Bull Tales

Jul 9, 2010
Crossing open ground

Dry lightning—we’d had our share that year.

On that early afternoon, a neighbor was checking his fields. He spotted a column of smoke on our side of the canyon. A juniper tree had taken a hit in the previous night’s storm and was smoldering in the freshening breeze. Nothing serious, no homes were nearby. Livestock had plenty of time to get out of the way. It was simply a matter which required attention by our community—sooner rather than later.

In our part of the country, first responders for range fire protection is us—the ranchers. Our neighbor made a phone call and word spread faster than a thunderstormdriven gully washer. A short time later, we had a parade of pickups with ATVs hurrying down our dirt road. Yours truly joined the line.

When we arrived, the breeze was still gentle, but the fire had jumped from its host tree to the bonedry sage and grass. Still, no big deal.

The sky was clear, bright and blue. We felt the afternoon thunderstorms beginning to build.

Another neighbor and I took our ATVs as close to the blaze as we dared. We strapped on our bladder bags and headed to the fire line. It was hot, dirty work along the side of a steep canyon.

The fire was creeping along. In my mind’s eye, I’m thinking about the green grass that’ll be coming up in the area next spring. Meanwhile, we kept one eye on the fire and the other on the sky.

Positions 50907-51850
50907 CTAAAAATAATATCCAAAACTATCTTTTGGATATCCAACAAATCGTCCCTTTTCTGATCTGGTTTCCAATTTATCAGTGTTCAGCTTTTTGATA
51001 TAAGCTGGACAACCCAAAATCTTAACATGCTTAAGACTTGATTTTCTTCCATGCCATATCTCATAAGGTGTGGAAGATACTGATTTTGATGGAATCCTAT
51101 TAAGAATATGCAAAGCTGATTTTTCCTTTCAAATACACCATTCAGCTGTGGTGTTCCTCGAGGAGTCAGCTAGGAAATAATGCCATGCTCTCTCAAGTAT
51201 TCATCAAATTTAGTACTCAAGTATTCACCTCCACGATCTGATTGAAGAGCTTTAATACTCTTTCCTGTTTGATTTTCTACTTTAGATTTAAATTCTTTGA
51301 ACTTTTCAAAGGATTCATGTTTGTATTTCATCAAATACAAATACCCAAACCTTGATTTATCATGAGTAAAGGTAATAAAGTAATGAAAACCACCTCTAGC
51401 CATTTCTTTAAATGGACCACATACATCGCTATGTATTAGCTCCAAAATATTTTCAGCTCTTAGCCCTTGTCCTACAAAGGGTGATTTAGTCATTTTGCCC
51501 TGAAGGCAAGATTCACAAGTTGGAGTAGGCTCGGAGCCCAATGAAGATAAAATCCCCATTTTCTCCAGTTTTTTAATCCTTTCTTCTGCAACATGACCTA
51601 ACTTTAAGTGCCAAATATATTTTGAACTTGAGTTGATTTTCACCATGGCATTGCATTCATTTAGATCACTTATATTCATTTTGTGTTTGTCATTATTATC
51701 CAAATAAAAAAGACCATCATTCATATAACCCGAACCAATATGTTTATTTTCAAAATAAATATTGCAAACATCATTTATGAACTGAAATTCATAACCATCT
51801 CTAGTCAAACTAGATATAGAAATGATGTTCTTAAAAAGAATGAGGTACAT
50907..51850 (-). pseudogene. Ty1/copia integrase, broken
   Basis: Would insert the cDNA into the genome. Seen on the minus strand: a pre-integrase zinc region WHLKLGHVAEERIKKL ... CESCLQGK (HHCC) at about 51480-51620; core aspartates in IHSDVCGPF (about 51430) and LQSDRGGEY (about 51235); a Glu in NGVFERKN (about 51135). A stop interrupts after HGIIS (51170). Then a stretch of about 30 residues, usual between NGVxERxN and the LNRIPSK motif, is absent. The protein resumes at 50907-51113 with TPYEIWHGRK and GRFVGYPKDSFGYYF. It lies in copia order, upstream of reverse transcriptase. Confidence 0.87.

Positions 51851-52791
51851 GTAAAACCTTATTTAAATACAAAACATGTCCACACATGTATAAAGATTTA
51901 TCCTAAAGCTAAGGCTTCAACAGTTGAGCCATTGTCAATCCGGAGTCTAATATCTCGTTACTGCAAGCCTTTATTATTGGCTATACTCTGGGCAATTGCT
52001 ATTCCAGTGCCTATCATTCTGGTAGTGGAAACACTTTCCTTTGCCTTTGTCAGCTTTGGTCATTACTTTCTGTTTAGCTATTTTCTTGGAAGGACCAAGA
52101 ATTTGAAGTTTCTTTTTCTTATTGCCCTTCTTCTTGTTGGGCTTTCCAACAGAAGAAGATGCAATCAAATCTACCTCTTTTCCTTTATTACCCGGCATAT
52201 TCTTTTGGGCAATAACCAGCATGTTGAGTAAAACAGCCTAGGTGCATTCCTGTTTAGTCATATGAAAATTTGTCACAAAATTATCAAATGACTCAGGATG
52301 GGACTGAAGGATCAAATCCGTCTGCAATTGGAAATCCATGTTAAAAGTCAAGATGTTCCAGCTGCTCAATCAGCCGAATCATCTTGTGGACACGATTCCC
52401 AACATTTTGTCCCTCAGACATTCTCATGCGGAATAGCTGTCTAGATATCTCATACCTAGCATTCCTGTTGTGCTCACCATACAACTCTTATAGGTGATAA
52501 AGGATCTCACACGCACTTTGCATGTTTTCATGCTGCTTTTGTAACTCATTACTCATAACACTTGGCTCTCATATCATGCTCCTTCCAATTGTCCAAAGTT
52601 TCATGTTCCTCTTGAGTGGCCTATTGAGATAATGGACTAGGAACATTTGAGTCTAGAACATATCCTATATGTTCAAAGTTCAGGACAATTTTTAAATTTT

My neighbor was more conservative with his firefighting water than yours truly. I ran out and started the long slog over a ridge toward my ATV. A few hundred feet from the crest, I heard the first— CRACK, BOOM—of a lightning strike. There was virtually no delay be tween the flash and thunder.

I glanced at the sky— still blue. Looking up canyon, I noticed a microthunderstorm bobbing along, just over ridge-high, down canyon toward me. ...CRACK, BOOM...

It was a tiny storm—a few hundred yards wide— floating gently and creating havoc as it went. Near where the canyon widened out, I thought, ‘Oh great, this thing could go in any direction when it gets down here.’ ... CRACK, BOOM...I ran before the storm ... CRACK, BOOM...

Looking over my shoulder, I saw the tiny storm veering in my direction. There wasn’t time to hike over the ridge without getting caught in the open, so I dived into a crack in the rocks. I wanted as many objects as possible to be higher than me on that ridge. Only the buttons on my shirt kept me from getting closer to the ground.


It’s a lonely feeling when you’re jammed in a crack while the world’s tiniest

thunderstorm shatters the air over your head. Between strikes, my mind flashed between family and friends—but mostly, my brain clenched like a fist as thunder echoed around the canyon.

I assume the storm wandered down canyon and, probably, dissipated somewhere in the desert. Yours truly was still hunkered down in the rocks.

When the thunder quit rolling around the rim rock, I climbed out of my crevice, glad to be alive. After the long trudge over the ridge to my ATV and more water, I headed back and kept working on the fire. After a lot of work, the fire was out, with about 50 acres burned. Each of us went home to a late supper that evening.

Fire season is coming folks—stay safe!—D. “Bing” Bingham [Bing Bingham is a writer, rancher and storyteller. He doesn’t mind fighting fire in the desert, but he’d rather not fight thunderstorms. If you have a story to pass along, contact him at bing@ bingbingham.com.]